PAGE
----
Since 2006, Save the Elephants had been able to deploy a GSM collar on a well-known bull called Mountain Bull.
Before he was poached in 2014, he had been monitored for 8 years and we had watched him “streak” over 40 times, crossing between Borana Ranch and the Imenti Forest on Mount Kenya at great speed.
Mountain Bull’s data has been critical to understanding how elephants migrate to Mt. Kenya and how important the ranches and reserves to the north are to these elephant migration routes. The connectivity between the two has been under threat due to increased road development and expanding farms.
Guided by his and other collaring data, a 28-kilometer Corridor in Mt. Kenya was charted and built. A first for Kenya was the inclusion of an underpass, our first ecological corridor, beneath the major A2 Nanyuki Highway. This underpass provides vital connectivity between Mt. Kenya, a World Heritage Site, and Borana, Kisima, Ngare Dare and Lewa Wildlife Conservancy to the north.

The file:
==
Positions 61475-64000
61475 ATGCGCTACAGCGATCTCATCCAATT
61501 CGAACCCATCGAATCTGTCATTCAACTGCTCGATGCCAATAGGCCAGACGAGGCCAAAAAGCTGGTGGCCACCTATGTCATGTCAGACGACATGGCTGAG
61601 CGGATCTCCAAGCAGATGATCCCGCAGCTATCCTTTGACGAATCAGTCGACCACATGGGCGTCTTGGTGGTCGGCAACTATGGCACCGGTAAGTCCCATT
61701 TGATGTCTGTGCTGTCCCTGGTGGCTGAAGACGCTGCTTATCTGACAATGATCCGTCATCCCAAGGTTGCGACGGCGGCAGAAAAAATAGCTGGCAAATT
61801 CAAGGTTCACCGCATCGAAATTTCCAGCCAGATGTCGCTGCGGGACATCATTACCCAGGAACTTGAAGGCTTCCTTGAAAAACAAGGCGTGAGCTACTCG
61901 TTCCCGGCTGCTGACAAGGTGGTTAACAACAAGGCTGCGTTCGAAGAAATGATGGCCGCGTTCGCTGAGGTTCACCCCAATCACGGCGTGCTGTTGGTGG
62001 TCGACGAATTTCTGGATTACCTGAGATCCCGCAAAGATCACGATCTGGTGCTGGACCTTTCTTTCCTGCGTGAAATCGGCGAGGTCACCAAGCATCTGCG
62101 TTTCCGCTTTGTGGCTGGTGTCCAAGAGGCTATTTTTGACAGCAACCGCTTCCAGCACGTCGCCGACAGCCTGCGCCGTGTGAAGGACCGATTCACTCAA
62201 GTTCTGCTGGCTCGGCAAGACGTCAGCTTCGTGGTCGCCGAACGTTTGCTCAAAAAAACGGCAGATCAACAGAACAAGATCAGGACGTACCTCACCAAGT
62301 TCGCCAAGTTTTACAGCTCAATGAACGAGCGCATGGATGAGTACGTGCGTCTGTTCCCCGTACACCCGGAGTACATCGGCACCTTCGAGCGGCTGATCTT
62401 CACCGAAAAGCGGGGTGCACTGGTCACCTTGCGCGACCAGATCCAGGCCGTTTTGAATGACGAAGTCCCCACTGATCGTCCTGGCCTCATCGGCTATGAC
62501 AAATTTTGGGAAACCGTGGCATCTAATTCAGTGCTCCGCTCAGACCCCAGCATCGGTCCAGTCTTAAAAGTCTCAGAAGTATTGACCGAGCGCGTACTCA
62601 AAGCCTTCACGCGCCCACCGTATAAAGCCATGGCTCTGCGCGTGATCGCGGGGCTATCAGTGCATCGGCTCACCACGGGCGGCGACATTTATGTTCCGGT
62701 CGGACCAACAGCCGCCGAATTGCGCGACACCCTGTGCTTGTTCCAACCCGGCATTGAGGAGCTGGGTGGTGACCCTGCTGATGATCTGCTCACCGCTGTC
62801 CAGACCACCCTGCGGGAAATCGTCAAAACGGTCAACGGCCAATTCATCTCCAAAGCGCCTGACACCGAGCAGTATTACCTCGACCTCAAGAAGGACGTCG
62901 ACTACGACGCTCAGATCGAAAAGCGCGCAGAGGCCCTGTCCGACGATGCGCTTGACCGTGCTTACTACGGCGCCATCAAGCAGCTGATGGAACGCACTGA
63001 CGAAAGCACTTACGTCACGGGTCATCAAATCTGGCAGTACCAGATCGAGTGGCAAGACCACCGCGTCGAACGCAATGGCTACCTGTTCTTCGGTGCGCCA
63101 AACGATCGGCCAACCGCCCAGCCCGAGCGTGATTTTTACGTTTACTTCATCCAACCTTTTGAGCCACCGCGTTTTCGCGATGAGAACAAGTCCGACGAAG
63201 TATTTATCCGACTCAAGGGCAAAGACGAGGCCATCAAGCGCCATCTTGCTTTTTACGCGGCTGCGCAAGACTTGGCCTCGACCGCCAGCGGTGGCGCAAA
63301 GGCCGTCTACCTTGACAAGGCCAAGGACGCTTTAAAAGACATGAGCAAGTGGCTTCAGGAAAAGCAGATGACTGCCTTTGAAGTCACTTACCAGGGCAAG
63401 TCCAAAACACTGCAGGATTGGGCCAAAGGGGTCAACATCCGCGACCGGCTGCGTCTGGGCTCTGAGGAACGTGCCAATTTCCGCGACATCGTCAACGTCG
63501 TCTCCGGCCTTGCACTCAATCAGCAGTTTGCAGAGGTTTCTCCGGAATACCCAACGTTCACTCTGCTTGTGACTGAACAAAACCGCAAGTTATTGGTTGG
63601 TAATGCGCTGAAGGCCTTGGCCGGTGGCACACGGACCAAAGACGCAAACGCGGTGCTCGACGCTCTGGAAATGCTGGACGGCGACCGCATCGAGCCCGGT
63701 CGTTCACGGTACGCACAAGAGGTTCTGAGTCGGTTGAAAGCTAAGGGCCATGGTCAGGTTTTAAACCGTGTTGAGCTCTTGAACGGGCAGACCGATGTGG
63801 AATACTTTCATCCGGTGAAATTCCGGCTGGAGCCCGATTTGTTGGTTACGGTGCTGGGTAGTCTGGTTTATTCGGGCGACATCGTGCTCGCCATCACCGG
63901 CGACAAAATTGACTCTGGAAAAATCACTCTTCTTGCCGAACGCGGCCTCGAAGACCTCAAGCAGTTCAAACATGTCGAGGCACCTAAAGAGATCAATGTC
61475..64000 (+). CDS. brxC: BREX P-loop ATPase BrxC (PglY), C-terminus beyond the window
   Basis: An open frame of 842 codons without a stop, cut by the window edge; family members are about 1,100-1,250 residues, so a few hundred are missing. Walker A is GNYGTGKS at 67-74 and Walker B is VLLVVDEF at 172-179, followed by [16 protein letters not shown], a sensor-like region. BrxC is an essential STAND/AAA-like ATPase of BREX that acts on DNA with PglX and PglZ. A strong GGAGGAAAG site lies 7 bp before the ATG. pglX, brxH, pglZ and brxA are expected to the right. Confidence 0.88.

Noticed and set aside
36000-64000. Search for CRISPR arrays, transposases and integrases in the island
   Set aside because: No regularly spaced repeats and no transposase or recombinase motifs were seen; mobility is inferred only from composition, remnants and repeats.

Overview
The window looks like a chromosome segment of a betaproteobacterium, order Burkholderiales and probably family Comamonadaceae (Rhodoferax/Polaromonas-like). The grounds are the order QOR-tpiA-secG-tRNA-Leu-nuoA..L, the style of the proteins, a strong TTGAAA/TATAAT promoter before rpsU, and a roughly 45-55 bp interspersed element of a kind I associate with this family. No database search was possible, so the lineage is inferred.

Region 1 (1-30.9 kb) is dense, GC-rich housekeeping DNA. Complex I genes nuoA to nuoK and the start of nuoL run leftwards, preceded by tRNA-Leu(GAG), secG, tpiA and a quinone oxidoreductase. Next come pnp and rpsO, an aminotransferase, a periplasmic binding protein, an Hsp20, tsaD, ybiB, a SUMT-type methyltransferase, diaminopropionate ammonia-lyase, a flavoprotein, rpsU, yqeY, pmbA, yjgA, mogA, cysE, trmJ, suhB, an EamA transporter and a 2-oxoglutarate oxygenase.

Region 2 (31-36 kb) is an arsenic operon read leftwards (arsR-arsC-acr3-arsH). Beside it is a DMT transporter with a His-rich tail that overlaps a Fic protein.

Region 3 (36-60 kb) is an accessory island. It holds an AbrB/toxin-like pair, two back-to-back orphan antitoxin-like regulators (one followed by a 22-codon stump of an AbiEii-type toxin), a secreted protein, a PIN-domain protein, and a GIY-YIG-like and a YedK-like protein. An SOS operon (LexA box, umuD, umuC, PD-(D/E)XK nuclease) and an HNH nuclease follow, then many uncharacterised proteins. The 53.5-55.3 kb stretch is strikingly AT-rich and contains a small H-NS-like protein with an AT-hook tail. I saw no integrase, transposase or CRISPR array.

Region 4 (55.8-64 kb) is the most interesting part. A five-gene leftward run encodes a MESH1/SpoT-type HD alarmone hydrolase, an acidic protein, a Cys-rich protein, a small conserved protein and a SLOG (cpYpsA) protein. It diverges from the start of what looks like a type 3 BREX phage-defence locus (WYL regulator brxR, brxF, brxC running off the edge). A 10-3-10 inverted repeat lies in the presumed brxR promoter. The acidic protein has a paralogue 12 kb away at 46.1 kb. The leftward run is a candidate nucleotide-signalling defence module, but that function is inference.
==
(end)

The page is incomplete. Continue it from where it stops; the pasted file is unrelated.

As if to usher in 2011, Tony the bull graced the corridor a day after the underpass was opened. Since then, dozens of elephants have successfully crossed safely under the major road without putting themselves or motorists in danger, and without damaging crops or scaring residents in a nearby village. As Kenya surges forward into an age of development, announced by Kenya’s exciting Vision 2030 plan, we know roads, bridges, pipelines, resort cities and railways are going to emerge in areas that were previously thought of as “wild lands”.
As we welcome new development and the sweeping economic benefits it will bring to the long marginalised people of the region, we are also careful to preserve the economic and cultural benefits these lands already possess with their abundance of wildlife and biodiversity which could be lost if not carefully planned for. The mapping of corridors through our collared elephants is a tangible and extremely useful tool in times like these, ensuring the future for elephants and the people who live with them.